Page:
They came in sleek aluminium-sided coaches and creaky yellow school buses from Mason City and Ottumwa, Council Bluffs and Cedar Rapids, the small towns of a rural state that becomes the centre of American politics for a few days every four years.
There were always two races in the Ames straw poll, a small, undemocratic vote which offers the best insight this year into the chances of the Republican candidates for next year's presidential election. One was for the winner, the mainstream candidate for the party. The other, in a state with plenty of conservatives, was for the leading right-wing challenger, and it was this above all which was open to the voters to decide.
They came in far larger numbers than the organisers had expected: 25,000 voted, when 15,000 had been anticipated. They swarmed into the stalls set up by each candidate, queuing for barbecued pork and beans with a glass of iced lemonade as the sun bore down, or cooling themselves in the air-conditioned tent of Steve Forbes, the wealthy publisher. They tapped their feet to the country music in George W Bush's compound, or swayed to Vic Damone at the homely place of the senator Orrin Hatch.
Then they voted for their favourites, crowding into the Hilton Coliseum, their allegiances inscribed on their hats, their T-shirts, their badges and the labels around their necks: Bush, Forbes, Buchanan, Bauer, Dole, Keyes, Hatch, Dole, Quayle, Alexander.
Like medieval soldiers they bore their colours: the sombre red and black of Lamar Alexander, the perky lemon yellow of Elizabeth Dole, the dignified navy blue of George W Bush and the bright orange T-shirts of Steve Forbes.
From the steady stream of orange by early afternoon it was clear that Mr Forbes had bought a vast chunk of Iowa, many of them old people on a day out, but he also had committed supporters who saw in this man something different from the mainstream options on offer.
By the time the candidates took the floor the cavernous basketball arena was full. As Mr Forbes stood up the stadium erupted. He delivered a pointed and precise call to arms against Washington, against Democrats, for liberty and free markets. It was a dogged not dazzling performance, but the crowd went wild.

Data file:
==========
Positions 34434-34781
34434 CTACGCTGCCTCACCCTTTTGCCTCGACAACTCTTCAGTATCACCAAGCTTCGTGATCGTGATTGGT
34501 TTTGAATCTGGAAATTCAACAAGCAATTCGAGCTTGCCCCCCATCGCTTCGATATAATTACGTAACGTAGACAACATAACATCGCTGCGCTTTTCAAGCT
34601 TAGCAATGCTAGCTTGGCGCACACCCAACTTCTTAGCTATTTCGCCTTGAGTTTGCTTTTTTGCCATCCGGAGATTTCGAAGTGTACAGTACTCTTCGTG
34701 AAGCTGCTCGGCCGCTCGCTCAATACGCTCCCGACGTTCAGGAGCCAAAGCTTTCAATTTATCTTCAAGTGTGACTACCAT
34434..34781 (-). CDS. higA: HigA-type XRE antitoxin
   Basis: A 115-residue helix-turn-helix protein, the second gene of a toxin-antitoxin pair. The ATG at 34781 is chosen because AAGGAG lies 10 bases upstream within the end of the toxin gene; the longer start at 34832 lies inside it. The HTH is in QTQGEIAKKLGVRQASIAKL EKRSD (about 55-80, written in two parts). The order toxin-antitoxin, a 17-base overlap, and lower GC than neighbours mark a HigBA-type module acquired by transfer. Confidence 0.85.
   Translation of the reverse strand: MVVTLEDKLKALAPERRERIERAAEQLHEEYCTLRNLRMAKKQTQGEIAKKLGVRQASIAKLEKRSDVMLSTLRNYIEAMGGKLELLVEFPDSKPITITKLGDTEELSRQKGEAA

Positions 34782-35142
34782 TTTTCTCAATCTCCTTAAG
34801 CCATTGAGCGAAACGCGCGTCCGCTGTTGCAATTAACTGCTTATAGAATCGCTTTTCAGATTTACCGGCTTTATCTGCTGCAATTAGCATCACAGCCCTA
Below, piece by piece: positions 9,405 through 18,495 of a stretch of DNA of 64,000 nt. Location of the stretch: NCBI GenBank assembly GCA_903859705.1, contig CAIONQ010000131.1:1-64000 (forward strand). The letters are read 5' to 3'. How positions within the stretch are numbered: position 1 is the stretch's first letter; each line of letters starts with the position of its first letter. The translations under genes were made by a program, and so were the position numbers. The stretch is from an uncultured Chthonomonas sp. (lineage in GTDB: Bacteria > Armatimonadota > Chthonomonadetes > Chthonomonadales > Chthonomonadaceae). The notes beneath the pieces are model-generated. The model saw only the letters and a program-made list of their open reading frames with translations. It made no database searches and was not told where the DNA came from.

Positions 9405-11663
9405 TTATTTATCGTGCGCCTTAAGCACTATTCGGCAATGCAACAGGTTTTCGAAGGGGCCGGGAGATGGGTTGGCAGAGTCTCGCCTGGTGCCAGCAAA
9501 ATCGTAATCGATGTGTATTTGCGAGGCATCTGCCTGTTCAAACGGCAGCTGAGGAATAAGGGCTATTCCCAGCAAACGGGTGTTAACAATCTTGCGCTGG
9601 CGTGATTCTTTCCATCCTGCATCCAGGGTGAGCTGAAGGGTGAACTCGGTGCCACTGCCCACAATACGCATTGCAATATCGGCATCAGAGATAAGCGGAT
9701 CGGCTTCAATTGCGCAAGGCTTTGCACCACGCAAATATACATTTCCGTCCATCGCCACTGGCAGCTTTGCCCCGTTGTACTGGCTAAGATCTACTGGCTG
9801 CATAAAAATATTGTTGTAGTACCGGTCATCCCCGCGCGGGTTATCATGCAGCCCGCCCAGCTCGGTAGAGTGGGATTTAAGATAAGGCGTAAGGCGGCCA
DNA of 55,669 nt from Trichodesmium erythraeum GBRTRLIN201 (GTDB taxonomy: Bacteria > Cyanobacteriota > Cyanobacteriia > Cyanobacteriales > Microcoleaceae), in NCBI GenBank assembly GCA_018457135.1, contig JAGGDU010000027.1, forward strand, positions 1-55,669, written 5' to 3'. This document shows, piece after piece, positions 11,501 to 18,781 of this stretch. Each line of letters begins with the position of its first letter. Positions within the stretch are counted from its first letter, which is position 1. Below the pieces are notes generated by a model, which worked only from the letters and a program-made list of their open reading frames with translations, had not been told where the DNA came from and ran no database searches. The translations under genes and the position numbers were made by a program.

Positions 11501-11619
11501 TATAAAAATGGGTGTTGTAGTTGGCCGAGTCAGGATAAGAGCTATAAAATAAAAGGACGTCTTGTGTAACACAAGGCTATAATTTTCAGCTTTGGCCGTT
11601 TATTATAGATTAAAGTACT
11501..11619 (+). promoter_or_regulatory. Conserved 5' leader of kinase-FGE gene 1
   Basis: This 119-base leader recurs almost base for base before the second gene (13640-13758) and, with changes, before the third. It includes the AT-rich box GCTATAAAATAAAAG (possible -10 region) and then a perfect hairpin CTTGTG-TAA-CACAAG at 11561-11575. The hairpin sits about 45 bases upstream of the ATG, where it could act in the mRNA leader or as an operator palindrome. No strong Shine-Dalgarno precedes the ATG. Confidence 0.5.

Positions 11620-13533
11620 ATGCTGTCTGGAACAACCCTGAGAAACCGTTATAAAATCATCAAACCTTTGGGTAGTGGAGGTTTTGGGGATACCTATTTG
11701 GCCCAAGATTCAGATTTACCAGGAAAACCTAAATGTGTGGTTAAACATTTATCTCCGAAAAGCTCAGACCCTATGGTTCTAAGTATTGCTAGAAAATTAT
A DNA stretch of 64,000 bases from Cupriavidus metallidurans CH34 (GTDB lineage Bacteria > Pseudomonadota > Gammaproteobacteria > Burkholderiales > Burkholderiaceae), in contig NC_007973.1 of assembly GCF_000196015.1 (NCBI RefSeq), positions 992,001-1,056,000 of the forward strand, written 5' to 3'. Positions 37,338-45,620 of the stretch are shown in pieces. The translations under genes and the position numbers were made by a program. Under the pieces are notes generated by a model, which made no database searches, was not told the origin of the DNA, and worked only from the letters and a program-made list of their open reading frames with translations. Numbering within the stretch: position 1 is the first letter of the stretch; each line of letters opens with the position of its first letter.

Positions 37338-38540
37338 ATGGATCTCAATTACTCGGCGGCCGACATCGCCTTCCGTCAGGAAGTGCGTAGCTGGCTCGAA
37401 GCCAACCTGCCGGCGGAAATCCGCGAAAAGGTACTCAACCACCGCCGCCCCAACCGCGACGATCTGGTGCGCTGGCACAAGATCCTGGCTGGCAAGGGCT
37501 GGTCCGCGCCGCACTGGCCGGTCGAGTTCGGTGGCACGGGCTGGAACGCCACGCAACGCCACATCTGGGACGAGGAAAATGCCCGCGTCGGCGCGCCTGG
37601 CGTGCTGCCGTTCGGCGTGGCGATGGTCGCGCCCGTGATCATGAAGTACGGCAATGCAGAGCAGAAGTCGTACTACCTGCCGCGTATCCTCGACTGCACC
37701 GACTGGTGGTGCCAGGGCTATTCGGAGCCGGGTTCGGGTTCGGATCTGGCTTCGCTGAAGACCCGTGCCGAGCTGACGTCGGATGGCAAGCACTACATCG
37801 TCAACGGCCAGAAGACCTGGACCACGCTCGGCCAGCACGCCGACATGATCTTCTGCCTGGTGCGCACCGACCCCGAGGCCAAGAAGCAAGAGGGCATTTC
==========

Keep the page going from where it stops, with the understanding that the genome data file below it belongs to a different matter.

Then came Mr Bush with a forceful delivery and a strong, if vague message. He smiled, he wagged his finger, he frowned and chopped the air as he called for a revival of American values, for conservatism with compassion. "I will build hope in the heartland of America," he said, as the crowd chanted: "Bush! Bush! Bush! Bush!" He gave a confident speech, far from the best of the evening, but he won - by less than he had hoped. Elizabeth Dole, the other centrist candidate, will survive, if battered.
Ames was not, in any sense a democratic affair. This was almost a feudal display: anyone could dragoon their supporters, pay the $25 (15.60) for their tickets, drive them in and take them home again. The 2.8 million Iowans are not representative of the United States and the 25,000 self- selecting citizens who cast their votes on Saturday tell us little about the 260 million Americans.
Mr Bush's victory is still a landmark event, and Mr Forbes' second place is no less important. The Ames straw poll has always been a test of money and organisation, showing who can deliver bodies to the polling booth and who cannot. Mr Forbes looks the best standard bearer for the conservative right, although Gary Bauer and Alan Keyes will continue in the race. Dan Quayle is finished. Mr Forbes emerges as the principal victor, with his ideological and personal attractions highlighted. "He's one of the few candidates who has had a real job," said John Dell, a hospital worker from Malvern, Iowa. "He's pro-life and pro-family."
Mr Bush appeals to a more pragmatic strain in the party. "I believe Bush can beat the Democrats, and I don't think anyone else can," said Dale Watson, a local engineer. The result seems to justify his faith.
The Next Steps
7 February 2000: Iowa - parties select state presidential nominees
15 February: New Hampshire - vote for presidential nominees
5 March: Primary elections in 18 states
14 March: Primaries in seven states
29 July - 4 August: Philadelphia - Republicans select candidate
14 - 17 August: Los Angeles - Democratsselect candidate
4 September: Start of presidential campaign
7 November: Finally, election dayReuse content